Although I’m not particularly high on him, I’m surprised Van Jefferson hasn’t been taken yet. His route-running is a sight to behold, though he hasn’t flashed the athleticism to be a true #1 receiver. In this Rams offense, he should still compete to be the third option, and he should excel as a possession receiver who won’t make a ton of flashy plays.

4.02 – 4.10: K.J. Hamler, Lynn Bowden, Eno Benjamin, Bryan Edwards, Van Jefferson, DeeJay Dallas, Antonio Gandy-Golden, Boston Scott, Cole Kmet

5.01: Jacob Eason – QB, Indianapolis Colts

At this point, nobody is a steal. Cole Kmet was the first tight end off the board in what seems like a very weak class for the position. Eason is sort of like Herbert-lite, in that he has the arm strength and the talent, but has decision-making problems. Assuming Jacoby Brissett doesn’t work out, I have a possible transition from Rivers to Eason here, though I won’t hold my breath. I like his potential but in a few years we may not even see Eason on the Colts.

5.02 – 5.03: Thaddeus Moss, James Proche

5.04: Adam Trautman – TE, New Orleans Saints

I got this pick in a trade last season, and I think I had three options at tight end here. The last time the Patriots drafted two TEs in a season, they were able to snag Rob Gronkowski and Aaron Hernandez. I’m not willing to bet on that with the state of their offense, which is why I faded Devin Asiasi and Dalton Keene. Trautman isn’t guaranteed to be a stud, but Jared Cook is 33 and retirement is on the horizon. Josh Hill has yet to eclipse 40 targets and 250 receiving yards in a season. I’m not going to expect much with this pick, but I had to at least take a stab at a tight end.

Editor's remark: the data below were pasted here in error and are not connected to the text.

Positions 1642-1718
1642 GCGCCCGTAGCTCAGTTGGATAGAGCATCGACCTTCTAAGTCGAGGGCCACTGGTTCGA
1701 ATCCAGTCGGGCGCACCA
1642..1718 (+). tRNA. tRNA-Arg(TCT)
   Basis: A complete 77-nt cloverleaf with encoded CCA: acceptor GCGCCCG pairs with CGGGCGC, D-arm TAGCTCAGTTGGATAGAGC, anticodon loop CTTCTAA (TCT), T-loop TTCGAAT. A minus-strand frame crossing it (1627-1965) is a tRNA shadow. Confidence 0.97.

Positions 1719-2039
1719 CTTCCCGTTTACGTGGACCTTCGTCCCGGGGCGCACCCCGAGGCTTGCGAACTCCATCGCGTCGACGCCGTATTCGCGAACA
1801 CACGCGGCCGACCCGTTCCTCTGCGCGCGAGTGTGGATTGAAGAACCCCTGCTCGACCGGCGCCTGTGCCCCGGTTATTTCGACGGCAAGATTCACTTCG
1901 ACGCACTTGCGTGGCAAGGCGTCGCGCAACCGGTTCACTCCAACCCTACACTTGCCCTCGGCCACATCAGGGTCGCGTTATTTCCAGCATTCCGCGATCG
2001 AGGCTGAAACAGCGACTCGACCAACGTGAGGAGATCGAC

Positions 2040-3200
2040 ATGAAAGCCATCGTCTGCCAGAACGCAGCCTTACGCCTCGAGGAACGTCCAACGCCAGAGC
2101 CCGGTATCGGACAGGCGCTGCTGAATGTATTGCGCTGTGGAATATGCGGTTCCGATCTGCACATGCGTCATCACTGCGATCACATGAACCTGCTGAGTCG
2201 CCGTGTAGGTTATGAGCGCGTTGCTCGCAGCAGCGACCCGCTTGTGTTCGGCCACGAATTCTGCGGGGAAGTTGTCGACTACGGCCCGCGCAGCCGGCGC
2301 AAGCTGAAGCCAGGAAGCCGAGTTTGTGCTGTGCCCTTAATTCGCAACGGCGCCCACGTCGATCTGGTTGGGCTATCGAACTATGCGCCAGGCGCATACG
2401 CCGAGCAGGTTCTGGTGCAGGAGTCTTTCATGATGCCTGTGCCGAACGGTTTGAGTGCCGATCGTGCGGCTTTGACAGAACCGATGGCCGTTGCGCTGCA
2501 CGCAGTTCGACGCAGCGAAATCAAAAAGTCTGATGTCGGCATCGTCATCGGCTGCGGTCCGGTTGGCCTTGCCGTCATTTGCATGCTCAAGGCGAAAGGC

5.05 – 5.10: La’Mical Perine, Devin Asiasi, Jake Fromm, Cole McDonald, Donovan People-Jones, Gabriel Davis

Review: Overall this class provides 3 real options for a star QB, with Jordan Love potentially panning out in 2-3 years. The receiver class had elite talent at the top, but enough depth that you can grab someone like Duvernay or Shenault and probably walk away with a 3rd round steal. This year’s tight end class is, unfortunately, awful. Cole Kmet fell into a good situation, despite the Bears apparently rostering a dozen tight ends. Next season, I’m targeting players like Kyle Pitts, likely the only tight end taken in the first round, Jalen Wydermyer, and Pat Freiermuth, whose draft stock I expect to skyrocket this season. The class as a whole will offer some elite options, but tight end in fantasy is already deep enough this season that you may not need to draft one.

Remember to draft according to your needs, but don’t let talent slip. I let a player like Justin Jefferson go, despite my thinking that he will have the most productive season of the wide receivers. However, I think my decision to take Herbert’s upside, even though I didn’t love the Chargers taking him, is justified. Don’t always go one way, but don’t let your guy slip. If you think someone MIGHT take the player you think will go off, then consider taking them. You may never get that chance again. It’s all about how you need to build your team, and when you expect to make a run for a championship. 

What My Dynasty Draft Can Teach You